Ten years. That’s how long since the Hendrick Motorsports plane crash, near Martinsville, which took the lives of 10 innocent victims. Among them were owner Rick Hendrick’s son, Ricky, and brother John; nieces Kimberly and Jennifer, engine builder Randy Dorton, Hendrick GM Jeff Turner, a DuPont executive and three pilots, two of which were at the controls. It was a tragedy that devastated the four-car organization, whose driver Jimmie Johnson won the race without knowing the darkness that unfolded in the hills behind the racetrack.
Thirteen years. That’s how long since NASCAR’s biggest draw of the last generation, Dale Earnhardt Sr., had something go so terribly wrong on the last lap of the Daytona 500. As the No. 3 headed toward the wall, a sport lost its leader, the man whose legend — both on the track and after his death — led to NASCAR’s unprecedented growth. But most importantly, a family, including a son crowned the successor to the throne, lost a patriarch.
Dale Earnhardt Jr. wasn’t with Hendrick Motorsports when that fateful crash occurred. But he didn’t need to be. Human tragedy, while occurring at different times and in different places, has a way of bonding people forever, fusing them in ways few common experiences ever can.
“The 10th anniversary sort of has you reflecting and remembering,” Earnhardt said. “On other anniversaries, you really don’t have to remember or reflect as much. But when it sort of hits these particular anniversaries, like the 10th, you feel like you need to stand up and recognize and acknowledge. You do. You want to. There’s a part of you that loves to celebrate these people’s lives. But there’s the other half of you that can’t forget the loss.
“Losing my dad was difficult. I can’t imagine that loss that he (Hendrick) went through, his family went through, the whole organization. All those people at one time. It just has to be unbelievable to have to deal with that.”
Sunday was a day of great joy for HMS, as it should have been. Earnhardt Jr. and Jeff Gordon led a 1-2 finish for the company and the former quickly led a raucous celebration. The team was drinking in Victory Lane, talking over kegstands and party planning shortly after the checkered flag flew.
But underneath it all, the excitement and their success story were subtle remembrances of who was lost. Hats were worn backwards in Victory Lane, just like Ricky used to do. All who interviewed paused for a second, changed their tone, and paid their respects. After all, tragedy allows us to heal but never forget.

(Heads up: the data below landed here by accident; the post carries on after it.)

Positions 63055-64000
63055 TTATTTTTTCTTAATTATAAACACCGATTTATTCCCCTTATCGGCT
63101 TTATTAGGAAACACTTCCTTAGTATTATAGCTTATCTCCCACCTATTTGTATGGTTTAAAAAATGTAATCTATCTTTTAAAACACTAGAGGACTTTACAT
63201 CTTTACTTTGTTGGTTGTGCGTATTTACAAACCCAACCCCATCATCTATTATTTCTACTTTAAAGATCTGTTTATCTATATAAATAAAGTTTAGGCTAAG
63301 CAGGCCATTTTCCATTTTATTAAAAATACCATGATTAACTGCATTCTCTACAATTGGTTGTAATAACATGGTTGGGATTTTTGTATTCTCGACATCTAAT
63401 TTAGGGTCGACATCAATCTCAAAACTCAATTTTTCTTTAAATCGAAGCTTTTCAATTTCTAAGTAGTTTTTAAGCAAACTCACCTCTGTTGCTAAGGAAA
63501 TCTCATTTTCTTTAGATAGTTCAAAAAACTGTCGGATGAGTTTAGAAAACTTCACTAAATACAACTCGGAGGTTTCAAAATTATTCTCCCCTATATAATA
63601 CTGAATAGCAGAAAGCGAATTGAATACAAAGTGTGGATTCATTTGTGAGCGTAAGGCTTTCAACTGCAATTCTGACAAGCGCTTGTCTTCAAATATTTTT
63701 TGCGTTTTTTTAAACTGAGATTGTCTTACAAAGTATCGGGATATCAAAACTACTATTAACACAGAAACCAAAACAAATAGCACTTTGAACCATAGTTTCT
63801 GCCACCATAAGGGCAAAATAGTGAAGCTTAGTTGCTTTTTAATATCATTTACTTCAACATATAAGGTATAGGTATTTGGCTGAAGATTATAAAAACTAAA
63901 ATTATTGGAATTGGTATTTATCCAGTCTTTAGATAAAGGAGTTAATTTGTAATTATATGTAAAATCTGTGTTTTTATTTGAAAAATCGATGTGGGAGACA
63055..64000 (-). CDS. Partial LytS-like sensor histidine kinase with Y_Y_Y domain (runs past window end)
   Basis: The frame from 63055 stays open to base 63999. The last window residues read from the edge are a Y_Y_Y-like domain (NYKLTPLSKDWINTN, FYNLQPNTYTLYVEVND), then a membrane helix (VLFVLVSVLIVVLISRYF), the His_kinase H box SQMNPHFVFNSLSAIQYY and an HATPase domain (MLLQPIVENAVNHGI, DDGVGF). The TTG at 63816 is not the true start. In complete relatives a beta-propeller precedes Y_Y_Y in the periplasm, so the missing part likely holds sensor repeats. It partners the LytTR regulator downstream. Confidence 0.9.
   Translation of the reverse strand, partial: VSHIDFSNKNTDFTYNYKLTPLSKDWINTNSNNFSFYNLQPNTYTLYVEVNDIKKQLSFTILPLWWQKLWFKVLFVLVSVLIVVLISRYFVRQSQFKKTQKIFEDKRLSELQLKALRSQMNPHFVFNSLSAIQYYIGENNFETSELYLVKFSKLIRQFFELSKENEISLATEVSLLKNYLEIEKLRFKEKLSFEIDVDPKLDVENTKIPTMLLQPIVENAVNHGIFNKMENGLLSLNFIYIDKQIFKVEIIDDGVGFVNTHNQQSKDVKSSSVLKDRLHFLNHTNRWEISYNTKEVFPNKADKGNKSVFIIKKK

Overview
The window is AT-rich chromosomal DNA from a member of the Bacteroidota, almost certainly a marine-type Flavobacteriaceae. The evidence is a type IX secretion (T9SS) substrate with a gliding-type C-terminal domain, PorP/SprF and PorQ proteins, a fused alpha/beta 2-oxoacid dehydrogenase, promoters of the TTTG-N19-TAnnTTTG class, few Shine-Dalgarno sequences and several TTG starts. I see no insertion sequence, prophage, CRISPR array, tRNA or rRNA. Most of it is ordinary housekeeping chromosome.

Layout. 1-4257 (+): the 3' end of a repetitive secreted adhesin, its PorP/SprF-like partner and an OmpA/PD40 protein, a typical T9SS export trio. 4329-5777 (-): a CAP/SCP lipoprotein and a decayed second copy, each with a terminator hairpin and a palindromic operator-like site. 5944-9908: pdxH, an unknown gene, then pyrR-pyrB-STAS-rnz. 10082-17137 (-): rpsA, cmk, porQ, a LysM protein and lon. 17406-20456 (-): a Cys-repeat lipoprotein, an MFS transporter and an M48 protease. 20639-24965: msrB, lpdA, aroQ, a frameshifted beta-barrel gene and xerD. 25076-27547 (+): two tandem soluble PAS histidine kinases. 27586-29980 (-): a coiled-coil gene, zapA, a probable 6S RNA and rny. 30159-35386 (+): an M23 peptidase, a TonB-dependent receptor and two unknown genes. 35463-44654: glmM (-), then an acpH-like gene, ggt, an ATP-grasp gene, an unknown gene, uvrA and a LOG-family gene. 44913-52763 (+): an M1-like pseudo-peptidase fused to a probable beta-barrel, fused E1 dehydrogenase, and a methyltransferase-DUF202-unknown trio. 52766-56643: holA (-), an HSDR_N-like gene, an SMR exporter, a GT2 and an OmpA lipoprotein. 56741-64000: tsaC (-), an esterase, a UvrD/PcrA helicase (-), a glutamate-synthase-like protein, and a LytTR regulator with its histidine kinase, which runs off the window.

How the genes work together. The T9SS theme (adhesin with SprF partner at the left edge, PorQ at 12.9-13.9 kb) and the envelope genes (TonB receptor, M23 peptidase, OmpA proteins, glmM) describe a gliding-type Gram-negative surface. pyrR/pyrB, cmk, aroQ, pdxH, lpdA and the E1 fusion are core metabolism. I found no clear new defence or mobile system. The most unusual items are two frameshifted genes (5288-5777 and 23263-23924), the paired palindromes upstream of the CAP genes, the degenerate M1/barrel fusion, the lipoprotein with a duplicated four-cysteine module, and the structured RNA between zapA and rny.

“Martinsville is a high conversation at our company,” said Earnhardt’s crew chief Steve Letarte. “We prepare for this race like most people prepare for the Brickyard.
“I’m blessed to have a great family with two healthy children. Those are the lessons that people that work for Rick learn. The great things he does very few people write about because they’re hard to write about, they’re hard to understand.”
Everyone understood on Sunday. And as an HMS car entered Victory Lane, every fan at Martinsville Speedway stood up and cheered — no matter what team they rooted for.
This sport doesn’t work any other way.
“Through the Gears” we go …
FIRST GEAR: Earnhardt erases bad Chase memories
For Dale Earnhardt Jr., the 2014 Chase has been difficult. In his last season paired with crew chief Steve Letarte and entering the playoffs with three victories, it seemed like the stars were aligned for a championship run. Just three races ago, the No. 88 team entered in as a title favorite. But a blown tire,while leading started a three-week nightmare that included a broken shifter, another wreck, and getting kicked out of the playoffs far too early. Without the postseason reset, this team would be third in points; instead, it’s currently sitting outside the top 10.
Winning Martinsville, a place Earnhardt has openly targeted for years, helped heal that wound. At age 40, he finally broke through by earning a Grandfather clock — one of the sport’s most coveted trophies. It was some masterful driving down the stretch, charging from fifth with five laps to go after giving up the lead for fresh tires.
“It wasn’t hard to make,” Letarte said of the call. “But it was nerve-wracking to watch.”
Luckily for him, Earnhardt took less than two laps to push his way back to the front. Rolling by Tony Stewart, who took a chance on old tires, the No. 88 breezed to victory over Gordon. It was a good moment for NASCAR, as team orders never came into play; a victory here would have given the No. 24 team an automatic ticket to the Final Four in Homestead.
“He was fast enough all day that he could run us down if the race continued,” claimed Earnhardt. “I would have been pissed.”